Friday, January 01, 2010

The Nature of Togetherness

water and bird

As we near the end of our holiday travels, I think about my favorite parts of our long vacation. We first visited my family in Myrtle Beach, South Carolina (where my parents grew up). We then drove down to visit David’s family in Florida.

In both places, we got to visit our parents, our brothers, and our cousins and retell stories of years past. Our 10yo son had a wonderful time seeing his uncles and grandparents. He is the only grandchild on both sides, and that seems relatively likely to remain true.

All three of us enjoyed eating foods traditional to our families and the places we grew up. For me, that was roasted oysters, soft-shelled crab, and boiled shrimp my uncle caught himself. For David, it is bagels and chocolate babka , as well as the salmon croquettes my MIL always makes. (David’s family is not made up of observant Jews, but even so, the treif feast we eat on the coast of SC always feels like a funny precursor to our visit to the southeastern part of Florida--the New York of the South.)

Two very special parts of our vacation were spending time walking at Myrtle Beach after a big storm and finding incredible shells, and walking on our favorite wildlife boardwalk in south Florida and watching birds and alligators and turtles.

After a few days in south Florida, I was struck that while waiting in line at the restaurant or milling around at the pool, the interactions between people were short and typically rude. Most people even resist making eye contact with strangers. While South Carolina has a long tradition of “southern hospitality” and friendliness to strangers, Myrtle Beach has become so large, so cosmopolitan, and so transient that many characteristics of southern culture are beginning to disappear there.

As soon as we were out in the fresh air surrounded by wildlife, everyone seemed to relax and open up to each other. On the beach, people smile at you and exchange pleasantries, even if they walk past you without acknowledgment at other times.

And at the wildlife walk, conversations start when someone spots a beautiful or unusual bird...

proud bird with reflection

…especially nesting birds...

nesting birds

and the amazing anhingas drying their wings.


Folks continue to interact in a slow and relaxed way as they slowly circle the boardwalk together, pausing to snap photographs or look through binoculars. Sometimes someone spots a teacher bird with her students:

school of birds

Or turtles lounging in the sun on the remnants of a tree…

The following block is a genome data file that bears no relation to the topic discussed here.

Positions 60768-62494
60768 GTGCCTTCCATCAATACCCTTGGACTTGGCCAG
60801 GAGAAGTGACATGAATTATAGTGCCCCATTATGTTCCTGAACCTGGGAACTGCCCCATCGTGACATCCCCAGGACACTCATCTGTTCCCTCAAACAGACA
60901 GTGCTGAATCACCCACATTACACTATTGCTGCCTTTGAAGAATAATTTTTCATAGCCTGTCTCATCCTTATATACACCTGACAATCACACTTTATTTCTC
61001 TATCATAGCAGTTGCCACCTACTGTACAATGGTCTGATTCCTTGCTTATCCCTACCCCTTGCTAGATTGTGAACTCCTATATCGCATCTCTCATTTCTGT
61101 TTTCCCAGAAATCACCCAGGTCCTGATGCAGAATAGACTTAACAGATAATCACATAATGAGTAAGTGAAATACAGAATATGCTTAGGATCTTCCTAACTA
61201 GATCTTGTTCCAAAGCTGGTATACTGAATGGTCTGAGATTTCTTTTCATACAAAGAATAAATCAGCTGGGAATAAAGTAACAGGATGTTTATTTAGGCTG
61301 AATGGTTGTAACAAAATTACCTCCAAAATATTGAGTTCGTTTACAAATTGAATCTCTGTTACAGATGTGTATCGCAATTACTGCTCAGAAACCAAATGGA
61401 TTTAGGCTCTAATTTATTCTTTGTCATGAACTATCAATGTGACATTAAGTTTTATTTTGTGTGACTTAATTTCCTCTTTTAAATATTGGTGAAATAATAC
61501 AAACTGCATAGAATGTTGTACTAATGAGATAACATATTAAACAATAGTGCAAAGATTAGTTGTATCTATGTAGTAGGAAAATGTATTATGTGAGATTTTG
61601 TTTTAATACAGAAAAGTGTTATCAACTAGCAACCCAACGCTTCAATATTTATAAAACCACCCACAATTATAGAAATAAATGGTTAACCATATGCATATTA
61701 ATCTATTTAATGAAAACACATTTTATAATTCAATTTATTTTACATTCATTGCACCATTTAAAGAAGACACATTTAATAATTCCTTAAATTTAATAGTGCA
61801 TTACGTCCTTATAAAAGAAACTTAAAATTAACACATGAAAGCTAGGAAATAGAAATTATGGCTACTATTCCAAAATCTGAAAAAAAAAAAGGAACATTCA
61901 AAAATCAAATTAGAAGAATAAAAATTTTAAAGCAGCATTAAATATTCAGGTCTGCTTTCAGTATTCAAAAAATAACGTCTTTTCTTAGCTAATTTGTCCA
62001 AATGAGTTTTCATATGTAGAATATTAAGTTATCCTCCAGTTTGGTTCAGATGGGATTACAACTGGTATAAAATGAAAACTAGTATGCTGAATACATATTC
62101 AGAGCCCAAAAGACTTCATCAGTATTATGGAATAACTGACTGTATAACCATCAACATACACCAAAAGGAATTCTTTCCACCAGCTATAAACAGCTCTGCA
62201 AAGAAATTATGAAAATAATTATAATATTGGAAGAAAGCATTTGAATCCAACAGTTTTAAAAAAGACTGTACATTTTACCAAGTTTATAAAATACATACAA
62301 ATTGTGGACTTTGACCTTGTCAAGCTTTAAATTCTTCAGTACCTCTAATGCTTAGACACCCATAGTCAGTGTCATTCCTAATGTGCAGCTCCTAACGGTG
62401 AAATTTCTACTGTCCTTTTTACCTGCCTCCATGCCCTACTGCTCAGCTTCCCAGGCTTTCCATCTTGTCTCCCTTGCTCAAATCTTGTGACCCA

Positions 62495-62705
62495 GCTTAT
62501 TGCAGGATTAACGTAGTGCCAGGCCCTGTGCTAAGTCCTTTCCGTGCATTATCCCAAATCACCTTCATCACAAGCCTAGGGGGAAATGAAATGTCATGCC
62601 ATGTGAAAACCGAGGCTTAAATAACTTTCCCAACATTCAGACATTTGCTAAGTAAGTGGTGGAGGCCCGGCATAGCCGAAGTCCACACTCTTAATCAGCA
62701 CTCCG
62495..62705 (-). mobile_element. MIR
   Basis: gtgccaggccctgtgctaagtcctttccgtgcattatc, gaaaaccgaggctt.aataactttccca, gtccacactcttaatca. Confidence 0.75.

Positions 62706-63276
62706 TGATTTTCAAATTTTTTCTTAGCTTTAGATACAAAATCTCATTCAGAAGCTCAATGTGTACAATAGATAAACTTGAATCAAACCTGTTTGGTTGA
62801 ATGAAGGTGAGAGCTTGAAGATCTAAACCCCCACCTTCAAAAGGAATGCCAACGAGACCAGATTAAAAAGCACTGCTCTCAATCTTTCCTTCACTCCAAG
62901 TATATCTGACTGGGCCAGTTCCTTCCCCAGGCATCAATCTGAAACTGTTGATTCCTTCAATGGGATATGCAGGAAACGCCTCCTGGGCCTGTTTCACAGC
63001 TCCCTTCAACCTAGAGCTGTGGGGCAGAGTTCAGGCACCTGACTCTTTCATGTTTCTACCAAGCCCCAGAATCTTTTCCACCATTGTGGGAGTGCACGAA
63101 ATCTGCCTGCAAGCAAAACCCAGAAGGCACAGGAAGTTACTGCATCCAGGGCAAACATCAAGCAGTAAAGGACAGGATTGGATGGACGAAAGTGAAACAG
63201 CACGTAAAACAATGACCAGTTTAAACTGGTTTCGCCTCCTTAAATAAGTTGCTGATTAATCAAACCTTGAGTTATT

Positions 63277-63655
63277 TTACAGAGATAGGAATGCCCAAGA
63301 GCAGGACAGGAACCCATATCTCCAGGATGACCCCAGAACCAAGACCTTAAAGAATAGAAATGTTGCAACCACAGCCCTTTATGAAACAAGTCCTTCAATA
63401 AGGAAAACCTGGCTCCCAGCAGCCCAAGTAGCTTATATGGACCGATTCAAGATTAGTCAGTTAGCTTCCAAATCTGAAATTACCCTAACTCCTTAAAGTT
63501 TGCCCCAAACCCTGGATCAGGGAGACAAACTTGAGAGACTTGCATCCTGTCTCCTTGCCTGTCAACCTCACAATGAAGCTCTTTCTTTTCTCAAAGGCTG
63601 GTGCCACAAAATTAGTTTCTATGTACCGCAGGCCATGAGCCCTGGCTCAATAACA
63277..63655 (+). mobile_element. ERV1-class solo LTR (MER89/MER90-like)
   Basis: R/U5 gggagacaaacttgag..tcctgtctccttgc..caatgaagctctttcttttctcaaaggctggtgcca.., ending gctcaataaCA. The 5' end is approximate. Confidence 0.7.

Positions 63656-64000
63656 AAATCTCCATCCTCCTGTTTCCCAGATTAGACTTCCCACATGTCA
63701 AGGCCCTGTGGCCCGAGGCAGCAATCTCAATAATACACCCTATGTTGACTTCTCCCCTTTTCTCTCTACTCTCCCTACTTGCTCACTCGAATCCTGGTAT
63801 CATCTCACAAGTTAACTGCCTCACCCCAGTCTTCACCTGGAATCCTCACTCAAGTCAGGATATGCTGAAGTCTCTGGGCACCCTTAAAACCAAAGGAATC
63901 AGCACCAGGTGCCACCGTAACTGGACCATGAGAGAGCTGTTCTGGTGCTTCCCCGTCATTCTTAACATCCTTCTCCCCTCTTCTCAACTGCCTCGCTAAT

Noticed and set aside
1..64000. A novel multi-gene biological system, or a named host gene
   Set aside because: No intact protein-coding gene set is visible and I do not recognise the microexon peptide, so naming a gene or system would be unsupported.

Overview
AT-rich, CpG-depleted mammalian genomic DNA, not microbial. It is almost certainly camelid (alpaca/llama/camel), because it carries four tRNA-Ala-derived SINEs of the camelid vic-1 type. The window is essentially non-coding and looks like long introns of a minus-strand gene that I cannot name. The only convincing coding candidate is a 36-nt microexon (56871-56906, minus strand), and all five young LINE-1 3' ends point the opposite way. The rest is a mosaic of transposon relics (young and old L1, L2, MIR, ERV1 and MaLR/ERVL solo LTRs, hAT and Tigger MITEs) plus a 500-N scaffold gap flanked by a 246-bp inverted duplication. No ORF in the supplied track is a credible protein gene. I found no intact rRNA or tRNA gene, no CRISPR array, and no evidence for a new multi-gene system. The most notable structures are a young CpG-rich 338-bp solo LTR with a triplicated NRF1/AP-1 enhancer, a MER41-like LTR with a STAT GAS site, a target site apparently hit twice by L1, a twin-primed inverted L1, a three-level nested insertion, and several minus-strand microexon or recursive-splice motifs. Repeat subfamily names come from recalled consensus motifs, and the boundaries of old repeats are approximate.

turtle with reflections

…or even their brothers and sisters confidently hanging out with a little alligator:

turtles with alligators

Or perhaps a bird in the process of catching and preparing his dinner, a long and shining snake:

bird with snake

Everyone gathers in very quiet amazement, whispering intimately at times to complete strangers to keep things peaceful and to welcome the animals. Even the sounds of beeping cameras sometimes seem like an interruption to the quiet communion between humans and other animals, and between humans and other humans.

People point out iguanas--and the vivid green parrots who have found their way to the park.

iguana 3

Folks on their way out will tell excited children on their way in where to find the big alligator.

big alligator

And a crowd of laughing (but also terrified) children calls a small crowd to visit the smaller alligator who had crawled on land right to the edge of the wooden fence.

alligator eye

Brave fathers bent with their cameras close enough to pet her:

some dad with camera and alligator

And more cautious fathers bend nearby with binoculars:

our dad with binoculars and alligator

Later in the evening we discovered that David’s cousins had been at the park about half an hour after we saw this alligator. By then she had backed away from the fence. Our cousins saw three incredibly tiny babies at the waterline with her! We had been so transfixed (and frightened!) by how close she was that we did not realize what treasure she was protecting.

The boardwalk is always full of new sights—every day and every hour. Today will be our last walk there before we have to pack our bags and begin our long drive home in our overly-full little red car. I’m looking forward to sleeping on my own hard mattress, to eating our usual diet, to imagining our new year together at home. Nevertheless, this has been a warm and wonderful communion with family and the world.

self portrait
Self Portrait

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